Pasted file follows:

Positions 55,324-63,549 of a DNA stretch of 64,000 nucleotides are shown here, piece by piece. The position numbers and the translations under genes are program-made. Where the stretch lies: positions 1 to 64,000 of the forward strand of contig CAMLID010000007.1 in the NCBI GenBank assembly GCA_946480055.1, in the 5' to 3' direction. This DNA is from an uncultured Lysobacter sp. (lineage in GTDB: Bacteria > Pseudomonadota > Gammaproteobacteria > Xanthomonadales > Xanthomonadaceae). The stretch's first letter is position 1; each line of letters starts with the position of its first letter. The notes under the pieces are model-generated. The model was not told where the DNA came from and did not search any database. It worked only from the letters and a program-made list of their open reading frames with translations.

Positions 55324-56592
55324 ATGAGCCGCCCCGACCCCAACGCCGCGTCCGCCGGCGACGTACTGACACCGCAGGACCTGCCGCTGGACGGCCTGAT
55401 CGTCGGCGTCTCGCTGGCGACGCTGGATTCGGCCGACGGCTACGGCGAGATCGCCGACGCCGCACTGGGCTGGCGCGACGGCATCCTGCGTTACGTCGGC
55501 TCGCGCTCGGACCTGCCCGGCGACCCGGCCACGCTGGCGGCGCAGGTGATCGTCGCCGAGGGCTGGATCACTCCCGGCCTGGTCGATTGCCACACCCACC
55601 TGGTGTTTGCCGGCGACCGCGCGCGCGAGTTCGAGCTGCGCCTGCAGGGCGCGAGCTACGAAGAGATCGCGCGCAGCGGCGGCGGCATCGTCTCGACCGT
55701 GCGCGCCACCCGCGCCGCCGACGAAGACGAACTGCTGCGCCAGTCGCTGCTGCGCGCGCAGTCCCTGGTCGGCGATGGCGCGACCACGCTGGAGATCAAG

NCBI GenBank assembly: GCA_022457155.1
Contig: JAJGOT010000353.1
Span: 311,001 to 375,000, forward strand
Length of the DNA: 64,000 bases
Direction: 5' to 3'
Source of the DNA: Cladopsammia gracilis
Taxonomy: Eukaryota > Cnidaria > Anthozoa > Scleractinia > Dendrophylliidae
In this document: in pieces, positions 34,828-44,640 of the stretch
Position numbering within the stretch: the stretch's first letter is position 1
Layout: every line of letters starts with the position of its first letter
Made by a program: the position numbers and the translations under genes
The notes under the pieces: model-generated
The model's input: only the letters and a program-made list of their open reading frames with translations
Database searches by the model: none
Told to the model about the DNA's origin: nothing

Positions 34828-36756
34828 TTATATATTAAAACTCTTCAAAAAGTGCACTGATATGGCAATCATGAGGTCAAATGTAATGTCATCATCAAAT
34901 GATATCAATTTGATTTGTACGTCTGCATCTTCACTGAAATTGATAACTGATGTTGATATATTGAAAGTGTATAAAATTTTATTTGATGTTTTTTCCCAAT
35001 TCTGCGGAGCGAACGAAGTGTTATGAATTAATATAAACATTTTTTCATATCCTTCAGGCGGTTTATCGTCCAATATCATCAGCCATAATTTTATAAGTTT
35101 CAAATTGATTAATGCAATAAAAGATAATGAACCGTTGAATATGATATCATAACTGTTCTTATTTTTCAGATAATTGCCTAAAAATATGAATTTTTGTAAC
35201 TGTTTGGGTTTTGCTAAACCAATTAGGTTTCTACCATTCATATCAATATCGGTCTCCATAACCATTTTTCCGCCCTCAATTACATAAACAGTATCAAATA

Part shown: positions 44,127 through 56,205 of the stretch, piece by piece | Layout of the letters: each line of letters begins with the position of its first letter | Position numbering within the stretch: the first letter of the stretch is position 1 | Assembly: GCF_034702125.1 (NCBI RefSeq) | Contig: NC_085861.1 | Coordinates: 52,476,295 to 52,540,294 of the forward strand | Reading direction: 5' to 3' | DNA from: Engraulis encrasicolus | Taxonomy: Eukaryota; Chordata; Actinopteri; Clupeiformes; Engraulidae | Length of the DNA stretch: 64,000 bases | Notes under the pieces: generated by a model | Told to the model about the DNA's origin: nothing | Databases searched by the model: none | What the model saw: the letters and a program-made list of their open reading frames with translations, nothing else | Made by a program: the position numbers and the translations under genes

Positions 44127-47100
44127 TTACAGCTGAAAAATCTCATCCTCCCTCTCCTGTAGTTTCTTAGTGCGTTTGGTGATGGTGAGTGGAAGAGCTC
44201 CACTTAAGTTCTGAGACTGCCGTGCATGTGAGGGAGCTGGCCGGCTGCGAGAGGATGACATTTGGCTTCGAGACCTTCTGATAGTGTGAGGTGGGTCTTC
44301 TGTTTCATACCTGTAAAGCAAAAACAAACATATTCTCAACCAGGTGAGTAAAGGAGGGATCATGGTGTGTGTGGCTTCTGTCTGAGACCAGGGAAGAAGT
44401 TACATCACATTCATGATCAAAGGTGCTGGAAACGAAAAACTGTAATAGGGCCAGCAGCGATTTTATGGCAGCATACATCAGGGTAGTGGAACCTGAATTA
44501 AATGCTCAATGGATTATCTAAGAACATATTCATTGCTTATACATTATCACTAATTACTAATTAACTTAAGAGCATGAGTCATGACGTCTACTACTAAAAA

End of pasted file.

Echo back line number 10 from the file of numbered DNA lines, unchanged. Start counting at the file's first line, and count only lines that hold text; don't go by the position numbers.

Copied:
Span: 311,001 to 375,000, forward strand